HCM:  Sometimes I feel a sense of responsibility to document a time that I’m concerned with, and I’m not thinking about whether people want to forget it or not. It is a personal matter. I’m not an historian. If the impulse doesn’t come from my guts I don’t write fiction on any issue.

LP: How did you turn your research into this novel? Did you use record cards? Diagrams? Character dossiers?

HCM:  Basically I worked following a timetable of the period. With regard to the characters, some of them had already showed up in other books. Tyrant memory was the third novel on members of the Aragon family, a kind of saga of four novels. The first two were Donde no estén ustedes (Where you were not) and Desmoronamiento (Collapse), that have not yet been translated into English. And the last one, La sirvienta y el luchador (The Wrestler and the Maid), was published in Spain this year.

LP: You were forced into exile because of your 1997 novel Revulsion. How do readers in El Salvador receive your work now?

HCM: I don’t complain. Once a year I go there and have readings and the public reacts positively – of course, there will always be guys that don’t like me and don’t like my work. But let me tell you, the reason it is not so easy to get my books in El Salvador is not for political reasons, but because of the market. My books are published in Spain and when they reach El Salvador the price becomes very high. Also, there are not so many readers in El Salvador.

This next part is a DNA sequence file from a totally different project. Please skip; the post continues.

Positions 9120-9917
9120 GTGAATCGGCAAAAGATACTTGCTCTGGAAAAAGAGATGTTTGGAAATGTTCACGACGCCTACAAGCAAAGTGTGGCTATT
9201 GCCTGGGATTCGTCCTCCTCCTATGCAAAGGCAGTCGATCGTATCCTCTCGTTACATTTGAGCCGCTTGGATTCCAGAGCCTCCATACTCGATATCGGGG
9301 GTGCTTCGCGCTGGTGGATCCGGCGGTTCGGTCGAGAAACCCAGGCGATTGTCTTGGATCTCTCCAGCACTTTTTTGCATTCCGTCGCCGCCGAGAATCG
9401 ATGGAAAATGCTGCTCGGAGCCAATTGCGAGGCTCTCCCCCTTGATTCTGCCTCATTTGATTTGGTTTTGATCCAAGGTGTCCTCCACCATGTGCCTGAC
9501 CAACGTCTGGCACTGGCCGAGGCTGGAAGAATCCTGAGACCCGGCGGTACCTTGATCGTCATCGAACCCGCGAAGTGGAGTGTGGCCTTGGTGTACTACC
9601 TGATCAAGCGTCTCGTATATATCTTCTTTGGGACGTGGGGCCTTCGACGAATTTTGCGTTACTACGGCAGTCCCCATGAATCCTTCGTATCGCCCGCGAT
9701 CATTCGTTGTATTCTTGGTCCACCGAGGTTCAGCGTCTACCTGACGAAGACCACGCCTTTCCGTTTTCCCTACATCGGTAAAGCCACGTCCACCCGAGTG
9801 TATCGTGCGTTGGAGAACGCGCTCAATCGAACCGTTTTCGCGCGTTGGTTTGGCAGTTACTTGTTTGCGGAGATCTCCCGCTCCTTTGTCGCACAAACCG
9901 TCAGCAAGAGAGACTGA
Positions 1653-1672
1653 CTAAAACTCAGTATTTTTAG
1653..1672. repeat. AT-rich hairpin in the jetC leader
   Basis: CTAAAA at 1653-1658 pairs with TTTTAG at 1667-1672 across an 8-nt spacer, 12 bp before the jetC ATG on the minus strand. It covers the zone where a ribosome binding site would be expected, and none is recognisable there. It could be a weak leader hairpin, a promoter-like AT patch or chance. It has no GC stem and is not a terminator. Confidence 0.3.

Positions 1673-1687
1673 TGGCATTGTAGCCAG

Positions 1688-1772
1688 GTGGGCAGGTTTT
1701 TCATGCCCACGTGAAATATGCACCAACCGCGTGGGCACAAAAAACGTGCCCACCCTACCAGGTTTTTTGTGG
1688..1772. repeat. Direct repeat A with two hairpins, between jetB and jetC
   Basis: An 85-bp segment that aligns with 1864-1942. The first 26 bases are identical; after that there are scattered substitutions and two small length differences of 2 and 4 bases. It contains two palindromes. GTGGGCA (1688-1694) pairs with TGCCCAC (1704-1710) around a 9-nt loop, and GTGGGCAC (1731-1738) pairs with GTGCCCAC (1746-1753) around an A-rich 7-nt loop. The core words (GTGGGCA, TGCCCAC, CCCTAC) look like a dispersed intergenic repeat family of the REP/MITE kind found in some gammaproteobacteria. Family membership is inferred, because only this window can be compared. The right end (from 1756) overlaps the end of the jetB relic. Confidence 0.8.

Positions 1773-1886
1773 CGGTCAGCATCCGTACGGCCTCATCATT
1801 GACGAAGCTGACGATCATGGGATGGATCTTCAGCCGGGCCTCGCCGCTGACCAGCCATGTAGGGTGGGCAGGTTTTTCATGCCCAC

LP: What compels you to write?

HCM: I started to write in a country where writing didn’t give you any status or money. By that time, in that place, to be a writer was synonymous with being subversive. I guess since the beginning,I have felt the urge to write because of a necessity of expression, because of the perception that I don’t fit in any place, because I know that I’m survivor, because I want to get rid of what infects me, and for a sense of revenge. I have felt the urge to write because of a necessity of expression, because of the perception that I don’t fit in any place, because I know that I’m survivor, because I want to get rid of what infects me, and for a sense of revenge.

LP: Which authors inspire you?

HCM: It depends on the period of my life. But I always go back to Sophocles, to the French moralists (La Rochefoucald, La Bruyere, Chamfort), to the novels written during the last years of the Austrian-Hungarian empire. Recently, when I’ve felt blocked and desperate, I reread Schopenhauer, Canetti, Cioran.

LP: What do you have planned next?

HCM: I’m not used to making plans. I take what life gives me. I guess I’ll be teaching for some years here in Iowa City, and perhaps there is another novel inside me and I have to look for it. In the coming weeks a collection of my essays is going to be published in Chile.